This moment, like most of Roger’s moments, merited a GIF. Genius writing for The Silver Fox. He lost his mother in this episode, and attempts to sift through the waves of numbness with a therapist. Roger knows this is futile. No one, not even Don, has ever come close to self-diagnosing like this guy does. I felt it RIGHT HERE when, at the end of it, when he thinks he’s out of the woods and has endured a loss without losing face, he bursts into agonized sobs at the news of his shoe-shine’s death. Roger doesn’t feel familial ties, he doesn’t feel loss, he barely feels sex. But he is a creature of habit. He feels time. And when the familiar little touches start to slip away, that’s when he starts to lose it.
He could use a good redhead to brighten things up. Still pulling hard for a Joan ‘n Rog reunion.
Ah, these two. Don and Megan are as attractive and colorful as ever on the surface, but now he’s cheating on her with Linda Cardellini. Linda Cardellini! Do you EVER get tired of homewrecking, my nineties princess?
And I honestly like Megan and the role she plays in Don’s narrative, but it’s clear that Weiner doesn’t care about her beyond her function. She struts around smoking weed during their Hawaiian getaway, flashes teeth, is oblivious. She better not be in the dark for long; since we learned that she knows Dick Whitman, I am over rooting for Don to get away with keeping a secret life.
They’re currently hanging with fellow upper-echelon couple Linda and Brian Markinson, who never ceases to pop up in network shows and make me mentally fish for his name. He’s a doctor, and his power to save a human life has touched Don in some strange way. The give and take between the two men is really interesting. I think it’s probably the most profound thing about the premiere and, in time, will say the most about the direction this season is going to take.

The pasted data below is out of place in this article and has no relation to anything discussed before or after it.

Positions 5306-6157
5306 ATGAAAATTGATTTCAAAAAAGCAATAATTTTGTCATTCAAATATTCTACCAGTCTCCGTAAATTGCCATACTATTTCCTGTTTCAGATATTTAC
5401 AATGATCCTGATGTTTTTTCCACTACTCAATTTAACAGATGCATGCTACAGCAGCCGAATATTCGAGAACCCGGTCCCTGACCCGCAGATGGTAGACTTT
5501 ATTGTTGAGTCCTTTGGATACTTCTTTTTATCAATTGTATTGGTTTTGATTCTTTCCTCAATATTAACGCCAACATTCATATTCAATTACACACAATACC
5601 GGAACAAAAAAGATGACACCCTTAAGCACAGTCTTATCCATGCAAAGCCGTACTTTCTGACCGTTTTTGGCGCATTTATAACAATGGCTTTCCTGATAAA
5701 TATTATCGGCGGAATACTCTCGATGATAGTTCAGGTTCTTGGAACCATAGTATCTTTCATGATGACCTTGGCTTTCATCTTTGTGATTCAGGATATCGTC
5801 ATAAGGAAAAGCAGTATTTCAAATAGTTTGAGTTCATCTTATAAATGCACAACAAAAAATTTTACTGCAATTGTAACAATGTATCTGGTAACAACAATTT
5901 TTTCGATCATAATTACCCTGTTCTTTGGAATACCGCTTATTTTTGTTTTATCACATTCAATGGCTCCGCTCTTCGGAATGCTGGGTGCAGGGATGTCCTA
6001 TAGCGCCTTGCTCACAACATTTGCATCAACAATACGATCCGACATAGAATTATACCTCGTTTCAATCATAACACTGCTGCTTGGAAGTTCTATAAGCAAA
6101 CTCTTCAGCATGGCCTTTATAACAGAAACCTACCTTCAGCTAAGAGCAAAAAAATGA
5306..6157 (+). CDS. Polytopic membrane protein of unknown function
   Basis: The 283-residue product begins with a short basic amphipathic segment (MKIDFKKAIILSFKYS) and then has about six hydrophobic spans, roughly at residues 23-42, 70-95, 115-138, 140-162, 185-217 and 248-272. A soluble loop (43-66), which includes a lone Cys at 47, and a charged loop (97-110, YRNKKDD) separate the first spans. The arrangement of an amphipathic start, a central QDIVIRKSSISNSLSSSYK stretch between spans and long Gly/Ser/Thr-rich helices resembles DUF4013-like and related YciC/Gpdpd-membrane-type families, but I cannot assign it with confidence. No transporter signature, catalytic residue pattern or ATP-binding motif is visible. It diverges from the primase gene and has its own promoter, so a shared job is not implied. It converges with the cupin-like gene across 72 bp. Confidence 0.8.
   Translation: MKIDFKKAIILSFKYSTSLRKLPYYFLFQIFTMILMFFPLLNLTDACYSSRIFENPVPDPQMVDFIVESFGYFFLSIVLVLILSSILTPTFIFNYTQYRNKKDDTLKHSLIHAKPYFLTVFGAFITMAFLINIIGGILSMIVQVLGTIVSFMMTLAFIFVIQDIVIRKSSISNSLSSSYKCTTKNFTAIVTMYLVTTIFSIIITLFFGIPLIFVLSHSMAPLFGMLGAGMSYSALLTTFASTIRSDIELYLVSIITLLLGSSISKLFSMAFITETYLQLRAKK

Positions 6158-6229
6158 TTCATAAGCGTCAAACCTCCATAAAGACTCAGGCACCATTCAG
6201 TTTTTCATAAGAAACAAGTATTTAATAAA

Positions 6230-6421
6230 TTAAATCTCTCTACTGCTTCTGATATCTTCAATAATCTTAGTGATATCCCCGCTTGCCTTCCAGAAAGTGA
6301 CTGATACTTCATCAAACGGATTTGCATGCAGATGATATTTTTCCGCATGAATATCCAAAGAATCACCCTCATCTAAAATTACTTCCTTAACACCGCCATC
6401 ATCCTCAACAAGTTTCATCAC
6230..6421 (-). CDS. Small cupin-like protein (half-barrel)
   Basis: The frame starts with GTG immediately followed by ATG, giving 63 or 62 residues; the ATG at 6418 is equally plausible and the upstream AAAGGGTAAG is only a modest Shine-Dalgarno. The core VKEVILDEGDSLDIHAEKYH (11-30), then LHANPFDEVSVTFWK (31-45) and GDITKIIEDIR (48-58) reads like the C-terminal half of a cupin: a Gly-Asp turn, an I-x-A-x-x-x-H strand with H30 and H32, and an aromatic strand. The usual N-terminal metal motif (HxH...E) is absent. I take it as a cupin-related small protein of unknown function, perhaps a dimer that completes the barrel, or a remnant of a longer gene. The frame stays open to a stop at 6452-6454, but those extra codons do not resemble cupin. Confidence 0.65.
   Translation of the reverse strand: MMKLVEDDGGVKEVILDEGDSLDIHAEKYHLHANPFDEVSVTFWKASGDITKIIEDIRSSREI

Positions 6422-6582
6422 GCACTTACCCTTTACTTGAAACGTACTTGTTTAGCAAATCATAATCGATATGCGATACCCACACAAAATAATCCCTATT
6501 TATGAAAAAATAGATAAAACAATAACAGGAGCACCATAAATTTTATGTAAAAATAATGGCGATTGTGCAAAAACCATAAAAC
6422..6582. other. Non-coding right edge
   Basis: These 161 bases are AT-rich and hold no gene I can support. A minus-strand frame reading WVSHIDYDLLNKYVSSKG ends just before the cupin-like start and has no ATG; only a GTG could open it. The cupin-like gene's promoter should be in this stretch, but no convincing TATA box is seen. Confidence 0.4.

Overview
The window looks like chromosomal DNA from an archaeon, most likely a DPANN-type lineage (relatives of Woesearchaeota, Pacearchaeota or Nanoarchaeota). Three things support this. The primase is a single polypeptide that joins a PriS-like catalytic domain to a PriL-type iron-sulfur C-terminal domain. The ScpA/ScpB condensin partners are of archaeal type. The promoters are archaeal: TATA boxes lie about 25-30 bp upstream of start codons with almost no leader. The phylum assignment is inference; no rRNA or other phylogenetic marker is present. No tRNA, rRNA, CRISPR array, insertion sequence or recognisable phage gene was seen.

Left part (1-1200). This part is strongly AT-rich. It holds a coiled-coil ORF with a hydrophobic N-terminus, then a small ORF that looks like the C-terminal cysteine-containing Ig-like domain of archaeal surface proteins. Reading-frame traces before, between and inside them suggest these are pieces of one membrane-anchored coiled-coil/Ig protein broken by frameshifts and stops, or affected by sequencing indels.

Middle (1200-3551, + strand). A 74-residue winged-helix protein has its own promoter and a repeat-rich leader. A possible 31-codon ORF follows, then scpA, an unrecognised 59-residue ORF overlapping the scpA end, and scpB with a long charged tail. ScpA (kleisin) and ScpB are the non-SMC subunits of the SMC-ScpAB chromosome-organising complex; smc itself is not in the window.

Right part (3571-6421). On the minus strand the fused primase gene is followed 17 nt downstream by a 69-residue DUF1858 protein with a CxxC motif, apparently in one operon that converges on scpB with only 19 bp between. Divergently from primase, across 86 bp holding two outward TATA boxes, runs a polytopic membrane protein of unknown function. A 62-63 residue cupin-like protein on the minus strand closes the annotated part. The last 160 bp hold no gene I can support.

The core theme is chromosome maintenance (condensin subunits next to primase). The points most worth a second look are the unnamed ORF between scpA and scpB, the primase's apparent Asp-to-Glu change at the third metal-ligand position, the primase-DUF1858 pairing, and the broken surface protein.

You see, Don used to believe that what he did was important. He used to think that advertising wasn’t about superficiality at all – it was raw and real and ESSENTIAL, and said more about the human mind and society than anything. A great ad got further inside than any surgeon’s scalpel.
But now, there is doubt and anguish. Don’s ageing and starting to look back on his choices. The pain is becoming great. Maybe being an ad man was the worst thing he could have done – maybe it was natural for a shapeshifter and a liar. Rosen represents a paragon of selfless goodness and awesome power to him – all the more because he’s being cuckolded by Don. Watching Rosen snowshoe his way into the night at the end of the episode, plowing into a snowstorm to save a life while Don prepared to meet his wife in the broom closet…it must have felt awful and thrillingly evil.
This is a new Don this season, no doubt. I can see why Weiner said it was a D-centric season. I mean, they always are, but he’s coming to a precipice now. Hard to believe this isn’t going to be the last season. It has death and destruction written all over it. Which is kind of cool, because the cinematography has never been brighter, more modern, or more sumptuously beautiful. The more dazzling the lights and colors, the blacker the souls of the players. You gotta love that about this show. It reaches. It SAYS something. Its beating heart throbs, sometimes erratically, but always louder.